by August Wainwright on May 25, 2013
A young boy with an awful bowl-shaped haircut is hanging out with his older brother – or maybe it’s his delinquent cousin or the cool uncle that is always saying, “Just don’t tell your mom I let you do that…” – it doesn’t matter, any one of them will do for this story.
He’s with one of the seedier characters in his juvenile life when they put on a record. And the boy hears something he’s never heard before, a sound that leaps into his ears and destroys everything he knows. It could be Jimi Hendrix, or a young Eric Clapton during the Cream years, or Stevie Ray Vaughn, or Jimmy Paige on Zeppelin IV; once he hears it, though, a whole new world is set before him, one that he’ll never come back from.
The boy starts saving his paltry allowance every week, and gets a job as a paperboy; he later adds mowing yards and washing cars to his busy schedule. Weeks go by, but, eventually, he reaches his goal.
Early one morning, he rolls out of bed on one of those humid summer days where you walk outside at seven in the morning and you’re already sweating and your shirt sticks to your skin. He pulls his five-speed from out of the garage and pedals the fifteen minutes down to the music shop.
The boy walks into the store, the little bell above the door jingling when he enters, and sets down the $80 he’s saved for the used Gibson guitar hanging behind the counter. He throws the six-string over his shoulder and turns toward home, a sixty-watt smile on his face the entire way.
Over the next few years, the boy goes from a fumbling beginner, to a still fumbling “amateur”. He practices everyday after school and eventually becomes a full-fledged amateur guitar player (dropping the fumbling part). His hair gets longer and he meets a kid who swears he’s the next Neil Peart.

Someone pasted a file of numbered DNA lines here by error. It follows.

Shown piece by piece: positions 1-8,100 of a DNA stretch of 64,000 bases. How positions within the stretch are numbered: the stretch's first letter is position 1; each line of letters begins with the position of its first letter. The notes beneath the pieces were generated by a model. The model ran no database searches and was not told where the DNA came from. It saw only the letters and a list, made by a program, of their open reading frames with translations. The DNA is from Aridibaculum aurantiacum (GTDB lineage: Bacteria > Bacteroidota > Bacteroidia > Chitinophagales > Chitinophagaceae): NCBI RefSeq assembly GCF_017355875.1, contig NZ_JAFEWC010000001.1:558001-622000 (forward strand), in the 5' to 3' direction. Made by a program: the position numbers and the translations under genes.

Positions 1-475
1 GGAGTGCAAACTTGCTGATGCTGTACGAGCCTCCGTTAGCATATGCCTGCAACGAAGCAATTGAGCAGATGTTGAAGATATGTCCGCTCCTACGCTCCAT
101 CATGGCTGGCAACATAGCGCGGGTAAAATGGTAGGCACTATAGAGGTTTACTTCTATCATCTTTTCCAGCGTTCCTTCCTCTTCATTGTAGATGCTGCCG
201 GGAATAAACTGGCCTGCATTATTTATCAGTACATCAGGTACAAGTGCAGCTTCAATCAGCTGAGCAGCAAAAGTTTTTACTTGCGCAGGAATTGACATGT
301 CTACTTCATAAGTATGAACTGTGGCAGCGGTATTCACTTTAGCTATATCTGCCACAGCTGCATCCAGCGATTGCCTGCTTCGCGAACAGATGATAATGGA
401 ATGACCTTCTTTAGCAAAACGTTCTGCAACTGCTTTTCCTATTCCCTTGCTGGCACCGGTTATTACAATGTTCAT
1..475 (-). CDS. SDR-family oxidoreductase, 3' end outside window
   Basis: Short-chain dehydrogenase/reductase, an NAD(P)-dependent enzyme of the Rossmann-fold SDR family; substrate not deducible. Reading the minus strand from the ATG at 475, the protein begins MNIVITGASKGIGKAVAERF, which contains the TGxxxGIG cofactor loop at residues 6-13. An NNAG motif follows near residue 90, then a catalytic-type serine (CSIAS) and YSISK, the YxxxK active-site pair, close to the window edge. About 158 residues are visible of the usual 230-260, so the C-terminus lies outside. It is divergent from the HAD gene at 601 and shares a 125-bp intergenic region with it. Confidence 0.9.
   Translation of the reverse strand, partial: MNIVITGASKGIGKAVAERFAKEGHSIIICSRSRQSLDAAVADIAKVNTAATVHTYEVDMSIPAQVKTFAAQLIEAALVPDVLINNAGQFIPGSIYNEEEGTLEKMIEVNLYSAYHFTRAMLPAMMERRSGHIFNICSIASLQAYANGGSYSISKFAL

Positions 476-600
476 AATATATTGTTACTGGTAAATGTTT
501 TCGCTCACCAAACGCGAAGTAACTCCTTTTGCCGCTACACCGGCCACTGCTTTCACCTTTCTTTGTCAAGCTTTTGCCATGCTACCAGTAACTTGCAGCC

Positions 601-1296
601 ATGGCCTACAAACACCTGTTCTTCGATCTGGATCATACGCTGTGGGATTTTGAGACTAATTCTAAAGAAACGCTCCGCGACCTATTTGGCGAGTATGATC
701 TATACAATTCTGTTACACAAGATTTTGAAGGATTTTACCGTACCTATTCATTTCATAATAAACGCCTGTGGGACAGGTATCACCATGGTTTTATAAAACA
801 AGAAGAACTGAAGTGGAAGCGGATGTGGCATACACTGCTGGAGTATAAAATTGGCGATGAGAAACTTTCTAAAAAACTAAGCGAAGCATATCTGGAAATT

And then a magical thing happens: the two boys form a band. At first it’s just the two of them, but they’ll later recruit a few other deviants to join them. They play in “Neil’s” garage three times a week (to the horror of the Watson’s and Garrison’s, the neighbors on either side). They experiment and try new things – most don’t work, and the others are even worse. The lineup changes; they lose members to college and girls and drugs and other, more important, hobbies. But our guitar player keeps at it – he refuses to give up.
He grows up and his “Jimmy Paige – Neal Peart” garage band evolves into a full on cover band. They call themselves “Led Rush” and they make the rounds at all the local bars and pubs and clubs – anywhere that will let them play to a crowd.
Years go by like this, our guitar aficionado is now married and has a young daughter. But, still, he never gives up. Every time doubt slips into his mind, he reminds himself that even the Rolling Stones were a cover band (that’s actually a true fact; they put out three albums of covers before releasing any original material). He never stops adding new tricks and skills to his toolbox.
Then, one day, something clicks. He’s sitting in front of the fire while his wife reads a book next to him. He sips on a cold beer after a long day at work and a drop of wet condensation drips down onto his pants. He relaxes and lets his mind shut down and, suddenly, he hears himself playing. It’s not him playing Jimi or Jimmy; it’s him playing his own music.
After a long journey of learning a craft, our young guitar player has finally found his voice. He writes his own music – the stuff he wants to hear that no one else has ever done.
Only time will tell if he’ll be a star or one of the thousands of players who never “make it”. But he doesn’t think about that; he works hard, and then he works harder, knowing the entire time, after all these years he’s finally found what he’s been looking for.
This is the story of a guitar player.
It’s also my story. Because I’m a cover band author.
Right now, I’m focused on my Remy Moreau series, in which all of the books are re-imaginings of the classic Sherlock Holmes stories from Arthur Conan Doyle. Much in the same way that Ray Bradbury has said many times that his mechanical hound in Fahrenheit 451 is based upon Doyle’s hound of the Baskervilles, I take cues from those Doyle mystery tales.